Best Year’s Ever

As one year turns to the next in short order, it got me thinking. What are some examples of actors and directors who had remarkable calendar frames over the past few decades? The guidelines are pretty simple – the individual must have had two (and in a couple of cases, three or more) pictures that made an impact during 19(fill in the blank) or 20(fill in the blank).

And wouldn’t you know it? My ruminations quickly turned into a lengthy list that I’ve paired down to a top 25. Let’s call this Best Year’s Ever and count down from #25 to #1!

25. Channing Tatum (2012)

It was a busy year for the performer to say the least. Tatum was in Steven Soderbergh’s Haywire, but three major roles made him the star he is today. There was the hit romance The Vow, hit comedy 21 Jump Street, and his signature and semi-autobiographical title role in the summer sleeper Magic Mike (also from Mr. Soderbergh).

24. John Travolta (1996)

Two years following his major comeback in Pulp Fiction and a year following his Golden Globe nominated lead in Get Shorty, Travolta’s hot streak continued with three hits: John Woo’s action thriller Broken Arrow and fantasy dramas Phenomenon and Michael.

23. Clint Eastwood (1971)

The last two months of 1971 were fruitful for the legend. In November, he made his directorial debut with the well-reviewed psychological thriller Play Misty for Me. This began a career of dozens of behind the camera works, including Best Picture winners Unforgiven and Million Dollar Baby. In December, Eastwood starred as Dirty Harry which spawned his lucky cop franchise.

22. Sigourney Weaver (1988)

Weaver won two Golden Globes 30 years ago – Best Actress (Drama) for Gorillas in the Mist and Supporting Actress for Working Girl. She would be nominated for two Oscars as well, but come up short. All part of a remarkable decade that included Ghostbusters and Aliens.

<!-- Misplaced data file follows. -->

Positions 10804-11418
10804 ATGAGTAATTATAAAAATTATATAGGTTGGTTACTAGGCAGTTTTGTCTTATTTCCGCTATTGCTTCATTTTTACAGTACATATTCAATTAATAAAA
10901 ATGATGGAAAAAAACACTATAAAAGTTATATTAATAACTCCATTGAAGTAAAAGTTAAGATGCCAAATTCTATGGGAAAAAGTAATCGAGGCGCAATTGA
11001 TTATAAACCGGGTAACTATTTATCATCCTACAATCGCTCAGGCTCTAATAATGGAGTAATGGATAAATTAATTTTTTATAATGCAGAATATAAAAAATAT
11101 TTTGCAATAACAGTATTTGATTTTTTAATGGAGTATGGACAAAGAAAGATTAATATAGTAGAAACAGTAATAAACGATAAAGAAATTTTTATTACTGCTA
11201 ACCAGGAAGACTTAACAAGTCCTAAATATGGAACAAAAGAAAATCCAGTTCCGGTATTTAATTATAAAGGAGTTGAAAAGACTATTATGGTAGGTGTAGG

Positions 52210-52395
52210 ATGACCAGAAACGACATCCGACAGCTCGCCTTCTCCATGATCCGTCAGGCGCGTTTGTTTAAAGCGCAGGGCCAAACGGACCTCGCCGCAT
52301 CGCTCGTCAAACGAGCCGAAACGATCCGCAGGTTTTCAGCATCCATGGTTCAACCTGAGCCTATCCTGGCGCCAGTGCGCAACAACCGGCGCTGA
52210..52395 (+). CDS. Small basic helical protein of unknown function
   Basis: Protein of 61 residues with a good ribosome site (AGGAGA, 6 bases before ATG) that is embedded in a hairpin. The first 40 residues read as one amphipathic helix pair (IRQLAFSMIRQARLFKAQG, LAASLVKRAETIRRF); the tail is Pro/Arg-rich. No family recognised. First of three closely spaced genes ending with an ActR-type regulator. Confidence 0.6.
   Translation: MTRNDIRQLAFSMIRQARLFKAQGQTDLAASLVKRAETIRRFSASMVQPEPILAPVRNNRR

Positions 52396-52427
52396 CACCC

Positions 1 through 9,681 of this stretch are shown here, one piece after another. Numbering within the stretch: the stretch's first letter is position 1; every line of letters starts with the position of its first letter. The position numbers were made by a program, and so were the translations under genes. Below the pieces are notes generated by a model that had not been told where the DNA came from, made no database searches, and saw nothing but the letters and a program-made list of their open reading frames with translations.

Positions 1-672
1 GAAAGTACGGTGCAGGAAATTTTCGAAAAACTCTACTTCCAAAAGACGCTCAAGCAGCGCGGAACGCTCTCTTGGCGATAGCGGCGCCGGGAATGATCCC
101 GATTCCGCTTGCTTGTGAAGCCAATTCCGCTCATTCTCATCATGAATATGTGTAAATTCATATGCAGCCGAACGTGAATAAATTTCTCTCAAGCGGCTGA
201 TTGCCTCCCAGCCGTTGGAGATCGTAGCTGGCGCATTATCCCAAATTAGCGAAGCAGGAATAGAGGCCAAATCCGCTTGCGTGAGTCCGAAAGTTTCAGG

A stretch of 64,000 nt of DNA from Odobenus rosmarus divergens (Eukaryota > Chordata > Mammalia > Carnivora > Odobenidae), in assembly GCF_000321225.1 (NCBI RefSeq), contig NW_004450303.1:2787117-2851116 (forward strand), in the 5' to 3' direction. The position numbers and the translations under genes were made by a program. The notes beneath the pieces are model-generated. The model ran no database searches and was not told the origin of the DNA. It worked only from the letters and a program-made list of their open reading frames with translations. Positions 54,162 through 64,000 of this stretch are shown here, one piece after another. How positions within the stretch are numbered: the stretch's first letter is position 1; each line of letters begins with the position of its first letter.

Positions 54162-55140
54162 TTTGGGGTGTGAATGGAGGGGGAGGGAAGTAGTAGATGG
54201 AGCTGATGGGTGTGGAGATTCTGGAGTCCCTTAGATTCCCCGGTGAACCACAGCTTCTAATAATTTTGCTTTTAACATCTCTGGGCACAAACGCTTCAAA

21. Joe Pesci (1990)

Pesci won an Oscar for his unforgettable supporting work in Martin Scorsese’s GoodFellas. That same fall, he was a burglar terrorizing Macaulay Culkin in the holiday classic Home Alone.

20. Kevin Spacey (1995)

Current scandals aside, there’s no denying Spacey was the movie villain of 1995. He won an Academy Award as (spoiler alert!) Keyser Soze in The Usual Suspects and as a demented serial killer in Seven. Earlier in the year, he costarred with Dustin Hoffman and Morgan Freeman in  Outbreak and headlined the critically approved indie comedy Swimming with Sharks.

19. Nicolas Cage (1997)

Leaving Las Vegas awarded Cage his Oscar two years prior. By the summer of 1997, he was a full-fledged action hero with two blockbusters in the same month: Con Air and Face/Off.

18. Will Ferrell (2003)

Ferrell’s transformation from SNL favorite to movie star happened here with the spring’s Old School as Frank the Tank and in the winter as Buddy in Elf.

17. Morgan Freeman (1989)

The nation’s Narrator-in-Chief had a trio of significant roles nearly three decades ago – his Oscar nominated chauffeur in the Best Picture winner Driving Miss Daisy, a dedicated and stern principal in Lean on Me, and a Civil War officer in Glory.

16. Steven Soderbergh (2000)

The prolific filmmaker made two Best Picture nominees with Erin Brockovich and Traffic (he would win Best Director for the latter). Both surpassed the century mark at the box office and Julia Roberts won Best Actress for Brockovich and Benicio del Toro took Supporting Actor in Traffic.

15. Halle Berry (2001)

Ms. Berry had a revealing role in the summer action fest Swordfish. She then became the first (and thus far only) African-American to win Best Actress for Monster’s Ball. This was all sandwiched between XMen hits.

14. Hugh Jackman (2017)

Berry’s XMen cast mate Jackman retired his Wolverine character to critical and audience admiration with Logan in the spring. At the end of the year, his musical The Greatest Showman was an unexpected smash.

13. Leonardo DiCaprio (2002)

Five years after Titanic, the jury was still out as to whether DiCaprio’s leading man status would hold up. His roles in Martin Scorsese’s Gangs of New York and Steven Spielberg’s Catch Me If You Can left little doubt. He’s been one of Hollywood’s most dependable stars since.